A new study says the airport is more germ-infested than you could have possibly imagined
It should come as no surprise, then, that the airport — a place that many, many, many people visit every day — is also pretty filthy. A new study from InsuranceQuotes.com found that there’s one place in particular where the germs are partying hard: the self check-in kiosk.
The Texas-based company performed a swab test on six different surfaces at three major U.S. airports (the only one they named was Hartsfield-Jackson International Airport in Atlanta). Every surface was swabbed three times; the testers then calculated the average of the number of bacteria and fungal cells per square — known as colony-forming units — on each surface.
The self-service check-in kiosks tested were the biggest offenders, with 253,857 CFU. For comparison’s sake, the average home toilet seat has 172 CFU, according to the study authors.
If you’re reading this and thinking, ‘Well I’ll just wait in line to get my boarding pass from now on,’ you won’t fare much better. The minute you take a load off and sit by your gate, you’ll come into contact with 21,630 CFU by way of the chair’s armrest.
If you still think you can beat the germ-infested system by not touching anything and buying a ton of hand sanitizer at one of the terminal stores, think again: A 2012 study from St. Petersburg College found that 50% of credit cards contain MRSA, a strain of bacterium that can lead to staph infections. Cash is not king in this case, as 80% of paper bills were contaminated.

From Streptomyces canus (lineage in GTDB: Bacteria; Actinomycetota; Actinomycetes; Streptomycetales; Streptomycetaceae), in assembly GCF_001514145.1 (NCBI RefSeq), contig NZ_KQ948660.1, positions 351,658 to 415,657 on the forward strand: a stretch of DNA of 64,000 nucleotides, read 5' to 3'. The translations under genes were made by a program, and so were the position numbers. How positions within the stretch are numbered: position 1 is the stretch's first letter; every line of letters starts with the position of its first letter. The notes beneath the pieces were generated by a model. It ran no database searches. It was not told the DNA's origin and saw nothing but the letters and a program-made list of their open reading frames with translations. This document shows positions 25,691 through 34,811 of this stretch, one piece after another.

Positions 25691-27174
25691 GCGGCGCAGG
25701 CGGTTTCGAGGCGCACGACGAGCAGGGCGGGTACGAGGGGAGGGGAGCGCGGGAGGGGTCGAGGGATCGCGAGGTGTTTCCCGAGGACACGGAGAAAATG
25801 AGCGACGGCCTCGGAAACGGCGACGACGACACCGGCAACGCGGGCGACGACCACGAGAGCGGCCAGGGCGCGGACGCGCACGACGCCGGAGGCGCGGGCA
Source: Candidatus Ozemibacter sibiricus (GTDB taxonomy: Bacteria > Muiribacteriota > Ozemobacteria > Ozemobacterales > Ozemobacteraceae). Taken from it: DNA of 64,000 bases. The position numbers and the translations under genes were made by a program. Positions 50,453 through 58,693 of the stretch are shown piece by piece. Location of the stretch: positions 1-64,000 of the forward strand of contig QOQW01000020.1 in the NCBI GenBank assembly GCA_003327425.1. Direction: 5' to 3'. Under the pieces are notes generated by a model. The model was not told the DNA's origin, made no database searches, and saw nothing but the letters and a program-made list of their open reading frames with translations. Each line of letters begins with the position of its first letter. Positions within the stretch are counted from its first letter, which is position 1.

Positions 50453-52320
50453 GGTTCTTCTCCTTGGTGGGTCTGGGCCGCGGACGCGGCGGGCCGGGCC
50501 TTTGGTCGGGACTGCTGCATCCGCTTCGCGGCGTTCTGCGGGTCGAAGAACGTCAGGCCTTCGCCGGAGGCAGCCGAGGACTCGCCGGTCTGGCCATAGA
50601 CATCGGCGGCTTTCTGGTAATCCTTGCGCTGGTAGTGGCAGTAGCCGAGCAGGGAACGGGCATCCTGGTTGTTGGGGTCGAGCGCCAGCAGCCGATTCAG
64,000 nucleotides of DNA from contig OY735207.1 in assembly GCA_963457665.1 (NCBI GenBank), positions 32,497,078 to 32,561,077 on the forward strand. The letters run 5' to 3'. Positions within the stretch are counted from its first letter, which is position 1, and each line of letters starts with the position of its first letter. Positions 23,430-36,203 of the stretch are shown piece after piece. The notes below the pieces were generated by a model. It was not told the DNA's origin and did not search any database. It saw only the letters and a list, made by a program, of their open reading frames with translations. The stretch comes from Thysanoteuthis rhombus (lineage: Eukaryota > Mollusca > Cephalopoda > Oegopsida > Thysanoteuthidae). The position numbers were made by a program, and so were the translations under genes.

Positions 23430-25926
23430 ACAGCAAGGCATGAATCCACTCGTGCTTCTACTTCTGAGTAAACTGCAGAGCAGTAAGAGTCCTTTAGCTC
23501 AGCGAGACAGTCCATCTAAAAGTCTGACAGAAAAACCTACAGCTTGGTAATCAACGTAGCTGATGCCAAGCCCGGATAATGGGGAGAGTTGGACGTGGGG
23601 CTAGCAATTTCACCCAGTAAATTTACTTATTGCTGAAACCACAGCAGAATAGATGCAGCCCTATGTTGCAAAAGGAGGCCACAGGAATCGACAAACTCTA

So what’s a travel-loving germaphobe to do in this sickly situation? In the case of communal surfaces, like armrests and tray tables, writer and self-proclaimed germaphobe Rachel Chang suggests using a napkin as a barrier to touch any item you may need — whether that’s a water fountain button or a ketchup bottle. Chang says bringing a napkin from home, rather than taking one from a communal dispenser, is your best bet.
For something like that dirty check-in kiosk, Chang recommends using your sleeve as a barrier, though we’ve yet to test whether the digital screens can register human touch through a sweater. Philip Tierno, author of The Secret Life of Germs and a clinical professor of microbiology and pathology at NYU, told Chang that sanitizing wipes are always a good idea (for tray tables, headrests, seat belts and toilet flushers).
What’s important to know is that germs are inevitable — and some of them are necessary for human health. Washing your hands is an easy measure you can take to keep from getting sick: According to the Centers for Disease Control and Prevention, it’s one of the best ways to protect yourself. Just don’t use a loofah to do it.